U.S. Sen. Marco Rubio sold his American success story as he stumped across Florida two years ago.
His parents left Havana in 1959, he told a Panhandle audience, implying, at least, that they fled Fidel Castro's communist revolution.
Now records show that they left in 1956, while Castro still plotted in Mexico — and that even when Rubio doubted his dates, he didn't correct the record.
In 2009 and 2010, Rubio told three different TV audiences that his parents came from Cuba at the end of the 1950s. "In 1959," he told Fox 13 and Fox Business. "In '58, '59," he said to Fox News.
But interviews, documents and news articles in September and October raised doubts.
The difference, in this case, is more than just a couple of years.
A story Thursday by the St. Petersburg Times said naturalization records showed Rubio's parents, Mario and Oriales, became U.S. residents in May 1956.
At that time, Castro lived in Mexico after a failed 1953 attack on army barracks in Santiago de Cuba. Cubans lived under the dictatorship of Fulgencio Batista, who had seized power as he ran for re-election in 1952. The nation, which enjoyed high literacy, a strong educational system — even the world's fifth-highest number of TVs per capita — found itself ruled by decree.
In May 1956, the Rubio family would fly to the United States. Castro returned to mount his revolution in December. More than two years would pass before Batista fled on Jan. 1, 1959.
In 2006, Rubio, the young soon-to-be speaker of the Florida House, would recount the takeover: "In January of 1959, a thug named Fidel Castro took power in Cuba, and countless Cubans were forced to flee."
To many, he seemed to count his own family among them.
And in 2009 and 2010, he told reporters dates that made that possible. News stories called the lawmaker, himself born in the United States in 1971, the son of "exiles from Castro's Cuba." Some used a specific date: 1959.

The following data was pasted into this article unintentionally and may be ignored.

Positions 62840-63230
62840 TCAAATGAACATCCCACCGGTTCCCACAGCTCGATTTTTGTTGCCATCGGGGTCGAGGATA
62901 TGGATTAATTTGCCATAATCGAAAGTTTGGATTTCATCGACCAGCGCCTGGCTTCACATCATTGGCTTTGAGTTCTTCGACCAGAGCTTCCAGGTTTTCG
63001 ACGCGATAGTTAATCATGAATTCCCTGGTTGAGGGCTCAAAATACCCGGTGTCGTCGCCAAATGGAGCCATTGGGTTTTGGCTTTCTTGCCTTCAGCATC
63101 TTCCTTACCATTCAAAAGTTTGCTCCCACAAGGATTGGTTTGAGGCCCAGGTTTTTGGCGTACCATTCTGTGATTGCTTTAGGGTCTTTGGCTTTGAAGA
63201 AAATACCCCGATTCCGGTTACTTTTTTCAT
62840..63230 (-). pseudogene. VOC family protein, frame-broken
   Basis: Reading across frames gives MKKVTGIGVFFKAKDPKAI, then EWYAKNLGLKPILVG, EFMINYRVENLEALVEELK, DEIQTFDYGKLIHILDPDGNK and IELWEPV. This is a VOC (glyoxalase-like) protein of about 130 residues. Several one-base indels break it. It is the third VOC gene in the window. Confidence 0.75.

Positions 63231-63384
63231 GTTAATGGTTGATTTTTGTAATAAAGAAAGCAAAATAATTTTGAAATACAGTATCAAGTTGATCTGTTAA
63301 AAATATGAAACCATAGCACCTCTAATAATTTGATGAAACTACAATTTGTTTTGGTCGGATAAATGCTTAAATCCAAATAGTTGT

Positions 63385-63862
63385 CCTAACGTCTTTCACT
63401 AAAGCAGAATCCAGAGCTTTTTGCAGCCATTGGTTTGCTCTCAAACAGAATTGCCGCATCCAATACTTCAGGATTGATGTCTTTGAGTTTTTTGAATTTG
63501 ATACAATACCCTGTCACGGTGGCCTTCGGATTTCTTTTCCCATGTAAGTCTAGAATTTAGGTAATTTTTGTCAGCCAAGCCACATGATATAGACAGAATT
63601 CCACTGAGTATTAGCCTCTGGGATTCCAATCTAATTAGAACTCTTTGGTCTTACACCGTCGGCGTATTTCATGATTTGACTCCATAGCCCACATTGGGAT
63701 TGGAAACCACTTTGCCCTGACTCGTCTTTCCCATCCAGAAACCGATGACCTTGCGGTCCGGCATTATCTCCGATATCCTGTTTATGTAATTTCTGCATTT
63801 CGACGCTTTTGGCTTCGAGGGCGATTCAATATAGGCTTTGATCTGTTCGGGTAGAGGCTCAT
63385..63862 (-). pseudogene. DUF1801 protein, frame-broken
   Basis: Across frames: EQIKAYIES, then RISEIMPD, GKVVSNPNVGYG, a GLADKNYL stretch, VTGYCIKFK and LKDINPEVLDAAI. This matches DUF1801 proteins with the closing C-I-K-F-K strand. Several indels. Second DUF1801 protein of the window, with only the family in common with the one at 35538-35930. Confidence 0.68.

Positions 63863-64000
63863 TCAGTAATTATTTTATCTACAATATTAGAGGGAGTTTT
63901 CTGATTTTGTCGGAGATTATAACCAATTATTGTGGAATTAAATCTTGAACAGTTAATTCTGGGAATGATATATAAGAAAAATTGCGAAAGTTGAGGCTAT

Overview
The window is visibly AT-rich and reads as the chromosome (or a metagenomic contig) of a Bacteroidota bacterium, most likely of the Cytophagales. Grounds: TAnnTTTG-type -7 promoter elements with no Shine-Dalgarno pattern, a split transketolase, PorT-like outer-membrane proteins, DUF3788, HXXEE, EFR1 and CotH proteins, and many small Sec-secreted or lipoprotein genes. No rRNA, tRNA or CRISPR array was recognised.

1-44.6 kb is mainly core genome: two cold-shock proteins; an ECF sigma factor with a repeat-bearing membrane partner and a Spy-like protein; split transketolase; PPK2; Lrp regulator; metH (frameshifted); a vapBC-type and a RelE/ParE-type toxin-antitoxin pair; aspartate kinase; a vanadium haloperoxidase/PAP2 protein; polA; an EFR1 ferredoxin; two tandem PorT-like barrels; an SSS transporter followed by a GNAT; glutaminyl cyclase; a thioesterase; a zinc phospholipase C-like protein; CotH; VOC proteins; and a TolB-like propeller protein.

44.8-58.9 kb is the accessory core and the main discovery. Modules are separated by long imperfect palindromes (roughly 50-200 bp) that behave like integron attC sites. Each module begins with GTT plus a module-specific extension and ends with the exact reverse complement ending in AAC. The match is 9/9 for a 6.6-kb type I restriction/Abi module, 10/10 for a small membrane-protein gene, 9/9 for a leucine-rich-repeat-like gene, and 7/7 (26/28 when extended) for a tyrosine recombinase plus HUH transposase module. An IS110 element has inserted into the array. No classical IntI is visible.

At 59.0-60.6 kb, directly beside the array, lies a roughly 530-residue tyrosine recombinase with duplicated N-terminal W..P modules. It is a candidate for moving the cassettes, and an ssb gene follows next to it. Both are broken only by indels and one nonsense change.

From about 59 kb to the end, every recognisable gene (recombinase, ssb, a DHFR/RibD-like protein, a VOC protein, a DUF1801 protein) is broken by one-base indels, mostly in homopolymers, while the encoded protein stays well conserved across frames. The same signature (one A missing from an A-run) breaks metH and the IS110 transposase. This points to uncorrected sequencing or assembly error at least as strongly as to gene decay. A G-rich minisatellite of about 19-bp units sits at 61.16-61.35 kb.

In September 2011, Rubio chatted with Miami Herald reporter Marc Caputo for a story about Rubio's upcoming autobiography. The two talked about Rubio's parents' immigration from Cuba. Caputo, later recounting his notes, said Rubio "struggled to recall the year … and said it was in '' '57 or '58 or '59.' "
"When asked pointedly: Was it before the revolution? Rubio said it was before the revolution," Caputo wrote in a blog post Thursday.
Caputo included the detail in his September story, saying Rubio was, "the son of Cuban immigrants who left Cuba just before the 1959 revolution."
As we searched for news references to Rubio's parents, we found the new Herald account differed from dozens of articles about Rubio's past, his own TV interviews, and his official campaign and Senate biographies.
After the Times and the Washington Post wrote about the discrepancy, Rubio released a statement.
"The dates I have given regarding my family's history have always been based on my parents' recollections of events that occurred over 55 years ago and which were relayed to me by them more than two decades after they happened," he wrote Thursday. "I was not made aware of the exact dates until very recently."
Asked about Rubio's official biography the next day, spokesman Alex Conant confirmed, "the dates were wrong."
"We just recently became aware of it, and it just hadn't been updated," he said.
Rubio learned the full story talking with his mom, Conant said, and looking at his parents' passports. (His father died in September 2010.)
Instead of fleeing Castro's Cuba, the Rubios came to the United States for "economic opportunity," Conant said.
Several times during his race for U.S. Senate, Rubio told reporters and voters his parents left Cuba in 1959, suggesting they had fled Castro's rule. In his campaign biography, and later in his official Senate biography, he said his parents "came to America following Fidel Castro's takeover."
Even after he stumbled over dates with a Miami Herald reporter and acknowledged his parents left before the revolution, his official Web bio stayed the same. The day after two news organizations reported his parents moved to the United States in 1956, his spokesman acknowledged that the bio was wrong, which was updated.
"Marco was born in Miami in 1971 to Cuban exiles who first arrived in the United States in 1956," the updated website now says. That puts everyone in agreement: The original statement is False.